What advice would you give to this year’s class of draft choices?
Bokamper: “My advice would be, don’t think just because you got drafted, whether it’s in the first round or the seventh round, that you’ve got a job and that you’ve got a position on the team. You need to go out and earn it.”
Madison: “A lot of guys think as soon as you get drafted you’ve made it. There’s a lot more work that needs to be done, so you’ve done a lot of the things to get you here so far, now you need to learn and build on the small things and understand that it is a game, but now it’s your job. I’m not going to practice anymore, I’m going to work because there are a lot of guys that depend on you. When you get into that locker room you’re going to be dealing with 38-year-old guys, you’re going to be dealing with 21-year-old guys and you’re going to be dealing with guys with families. So there’s going to be a lot of mood swings. You just have to be able to deal with those, try to find your lane and the sky’s the limit because even though I went in the second round, a couple of years before Jimmy cut a guy that went in the second round. So I just wanted to stay focused and come into a football team that was very veteran heavy, learn what I was supposed to do and hopefully I could contribute in some kind of way, which I was able to do my rookie year through special teams”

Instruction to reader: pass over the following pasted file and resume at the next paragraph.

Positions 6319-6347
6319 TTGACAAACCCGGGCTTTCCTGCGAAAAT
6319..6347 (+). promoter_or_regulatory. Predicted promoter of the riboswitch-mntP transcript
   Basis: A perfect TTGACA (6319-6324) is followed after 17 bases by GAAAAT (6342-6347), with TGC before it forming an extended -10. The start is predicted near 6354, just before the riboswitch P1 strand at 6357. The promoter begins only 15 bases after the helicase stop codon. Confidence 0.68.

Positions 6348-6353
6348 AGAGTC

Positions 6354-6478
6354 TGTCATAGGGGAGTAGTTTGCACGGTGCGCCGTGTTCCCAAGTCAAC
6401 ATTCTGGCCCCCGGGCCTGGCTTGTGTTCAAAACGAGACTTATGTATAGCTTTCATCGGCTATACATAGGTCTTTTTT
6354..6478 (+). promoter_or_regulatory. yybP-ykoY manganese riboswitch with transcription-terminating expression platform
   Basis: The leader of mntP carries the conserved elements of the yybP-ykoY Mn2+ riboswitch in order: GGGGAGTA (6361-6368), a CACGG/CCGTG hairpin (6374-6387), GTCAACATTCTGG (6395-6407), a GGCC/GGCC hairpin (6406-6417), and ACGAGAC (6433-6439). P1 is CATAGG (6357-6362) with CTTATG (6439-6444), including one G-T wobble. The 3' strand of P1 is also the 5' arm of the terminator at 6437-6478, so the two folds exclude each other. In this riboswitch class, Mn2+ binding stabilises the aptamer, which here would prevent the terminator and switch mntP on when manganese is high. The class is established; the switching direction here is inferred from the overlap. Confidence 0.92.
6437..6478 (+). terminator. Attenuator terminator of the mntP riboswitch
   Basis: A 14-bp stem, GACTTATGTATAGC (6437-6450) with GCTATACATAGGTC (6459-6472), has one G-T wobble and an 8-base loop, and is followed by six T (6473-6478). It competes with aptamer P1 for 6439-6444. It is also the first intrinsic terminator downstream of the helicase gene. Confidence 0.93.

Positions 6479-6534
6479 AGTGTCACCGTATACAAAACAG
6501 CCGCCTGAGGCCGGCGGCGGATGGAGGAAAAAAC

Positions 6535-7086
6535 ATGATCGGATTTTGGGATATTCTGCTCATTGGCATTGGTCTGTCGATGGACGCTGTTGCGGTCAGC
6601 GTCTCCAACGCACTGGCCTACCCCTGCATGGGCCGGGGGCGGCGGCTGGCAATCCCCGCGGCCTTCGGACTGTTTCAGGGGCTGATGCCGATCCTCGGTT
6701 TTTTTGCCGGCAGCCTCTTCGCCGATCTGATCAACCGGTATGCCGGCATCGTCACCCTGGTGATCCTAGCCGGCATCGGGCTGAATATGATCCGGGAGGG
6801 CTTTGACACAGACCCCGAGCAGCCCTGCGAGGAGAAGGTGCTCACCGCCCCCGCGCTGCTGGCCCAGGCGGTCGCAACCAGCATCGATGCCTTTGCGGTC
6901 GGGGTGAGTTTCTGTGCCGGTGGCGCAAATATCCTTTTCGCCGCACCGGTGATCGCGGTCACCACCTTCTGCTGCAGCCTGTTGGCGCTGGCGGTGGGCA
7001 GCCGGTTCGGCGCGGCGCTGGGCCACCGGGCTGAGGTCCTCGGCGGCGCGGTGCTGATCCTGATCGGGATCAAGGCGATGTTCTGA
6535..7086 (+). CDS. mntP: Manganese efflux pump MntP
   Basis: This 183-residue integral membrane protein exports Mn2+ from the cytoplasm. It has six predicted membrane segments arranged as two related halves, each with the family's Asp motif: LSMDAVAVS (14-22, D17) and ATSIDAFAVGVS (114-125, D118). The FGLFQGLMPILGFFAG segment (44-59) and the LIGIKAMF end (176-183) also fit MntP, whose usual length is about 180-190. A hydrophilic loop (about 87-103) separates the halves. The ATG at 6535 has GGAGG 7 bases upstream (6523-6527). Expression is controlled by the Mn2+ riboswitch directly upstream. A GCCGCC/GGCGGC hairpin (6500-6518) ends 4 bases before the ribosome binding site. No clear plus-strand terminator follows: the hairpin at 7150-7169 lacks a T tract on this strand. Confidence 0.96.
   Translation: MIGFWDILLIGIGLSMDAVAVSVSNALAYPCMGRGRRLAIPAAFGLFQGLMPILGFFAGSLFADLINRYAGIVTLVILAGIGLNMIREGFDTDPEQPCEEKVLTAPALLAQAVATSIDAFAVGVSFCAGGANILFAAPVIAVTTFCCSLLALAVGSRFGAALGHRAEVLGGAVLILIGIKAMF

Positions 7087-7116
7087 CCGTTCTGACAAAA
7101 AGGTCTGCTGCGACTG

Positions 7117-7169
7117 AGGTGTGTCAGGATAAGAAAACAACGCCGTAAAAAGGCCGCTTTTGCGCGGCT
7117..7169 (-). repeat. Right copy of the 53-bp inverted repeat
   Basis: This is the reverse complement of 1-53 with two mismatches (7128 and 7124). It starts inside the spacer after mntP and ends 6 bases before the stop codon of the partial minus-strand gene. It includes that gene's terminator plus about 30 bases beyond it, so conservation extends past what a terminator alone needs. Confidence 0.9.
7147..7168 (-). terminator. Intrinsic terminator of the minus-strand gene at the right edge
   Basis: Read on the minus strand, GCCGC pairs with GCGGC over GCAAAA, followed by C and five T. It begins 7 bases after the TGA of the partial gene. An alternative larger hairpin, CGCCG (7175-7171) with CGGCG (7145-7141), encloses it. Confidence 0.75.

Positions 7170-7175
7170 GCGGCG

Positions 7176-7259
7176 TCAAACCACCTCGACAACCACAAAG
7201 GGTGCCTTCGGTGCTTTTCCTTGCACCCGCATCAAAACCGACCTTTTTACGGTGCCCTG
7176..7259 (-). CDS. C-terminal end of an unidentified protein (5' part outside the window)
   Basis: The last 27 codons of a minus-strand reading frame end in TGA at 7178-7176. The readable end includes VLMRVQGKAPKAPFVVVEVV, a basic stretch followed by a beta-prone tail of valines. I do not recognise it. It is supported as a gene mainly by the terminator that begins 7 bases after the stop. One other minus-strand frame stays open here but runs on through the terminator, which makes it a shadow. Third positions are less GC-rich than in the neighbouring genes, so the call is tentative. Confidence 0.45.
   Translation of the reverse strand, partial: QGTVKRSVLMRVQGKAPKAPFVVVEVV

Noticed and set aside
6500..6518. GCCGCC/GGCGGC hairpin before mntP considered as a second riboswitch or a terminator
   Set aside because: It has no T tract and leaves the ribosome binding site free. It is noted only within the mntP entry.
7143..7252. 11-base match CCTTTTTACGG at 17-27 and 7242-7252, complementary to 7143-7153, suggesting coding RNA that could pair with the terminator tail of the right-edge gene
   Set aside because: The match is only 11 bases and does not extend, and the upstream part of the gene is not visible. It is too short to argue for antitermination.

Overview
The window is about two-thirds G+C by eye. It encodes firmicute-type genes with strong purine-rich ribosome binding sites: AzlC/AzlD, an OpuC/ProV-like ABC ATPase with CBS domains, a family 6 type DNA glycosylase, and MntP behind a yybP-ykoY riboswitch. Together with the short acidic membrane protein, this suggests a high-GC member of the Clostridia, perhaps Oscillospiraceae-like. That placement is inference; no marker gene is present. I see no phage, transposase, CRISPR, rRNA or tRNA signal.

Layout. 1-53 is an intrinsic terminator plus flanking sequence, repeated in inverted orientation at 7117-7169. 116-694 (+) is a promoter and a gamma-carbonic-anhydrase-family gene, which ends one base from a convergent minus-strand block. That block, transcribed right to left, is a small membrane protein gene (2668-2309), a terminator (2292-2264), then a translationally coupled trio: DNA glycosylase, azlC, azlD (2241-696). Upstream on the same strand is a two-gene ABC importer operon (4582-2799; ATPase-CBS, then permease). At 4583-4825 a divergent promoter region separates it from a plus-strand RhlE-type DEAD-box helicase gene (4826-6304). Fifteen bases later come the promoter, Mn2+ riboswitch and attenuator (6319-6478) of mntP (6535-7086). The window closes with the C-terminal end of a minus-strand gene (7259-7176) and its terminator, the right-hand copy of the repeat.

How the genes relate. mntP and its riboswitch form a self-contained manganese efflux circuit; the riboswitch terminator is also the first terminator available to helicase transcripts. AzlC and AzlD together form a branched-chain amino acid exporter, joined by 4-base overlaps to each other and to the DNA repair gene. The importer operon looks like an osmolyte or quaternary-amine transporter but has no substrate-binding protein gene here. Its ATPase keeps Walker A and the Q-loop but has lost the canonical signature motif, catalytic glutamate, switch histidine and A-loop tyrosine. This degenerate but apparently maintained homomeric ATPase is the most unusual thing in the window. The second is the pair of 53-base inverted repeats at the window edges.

Russell: “I would give them two pieces of advice. Number one, don’t spend your money before you get it. That’s number one. If I could tell every guy from a financial standpoint, put it in the bank and just get used to having it. Don’t do anything. Literally stick it in the bank and don’t do anything with it. Just get used to having it. And the other thing is, come in ready to play football. Be physically prepared, mentally prepared, ask questions and be open-minded. Don’t be a punk. You want to be the guy that’s willing to do anything. Pay attention to what the veterans are doing. Get in line and play football. Don’t come in like you’re somebody already. You still have to earn that position. The guys that come in and earn a position are the guys that play 10 or 15 years. The guys that come in and feel like they’re entitled or they’re special, those are the guys that end up doing something stupid and they never get off the ground because they mistake off the field.”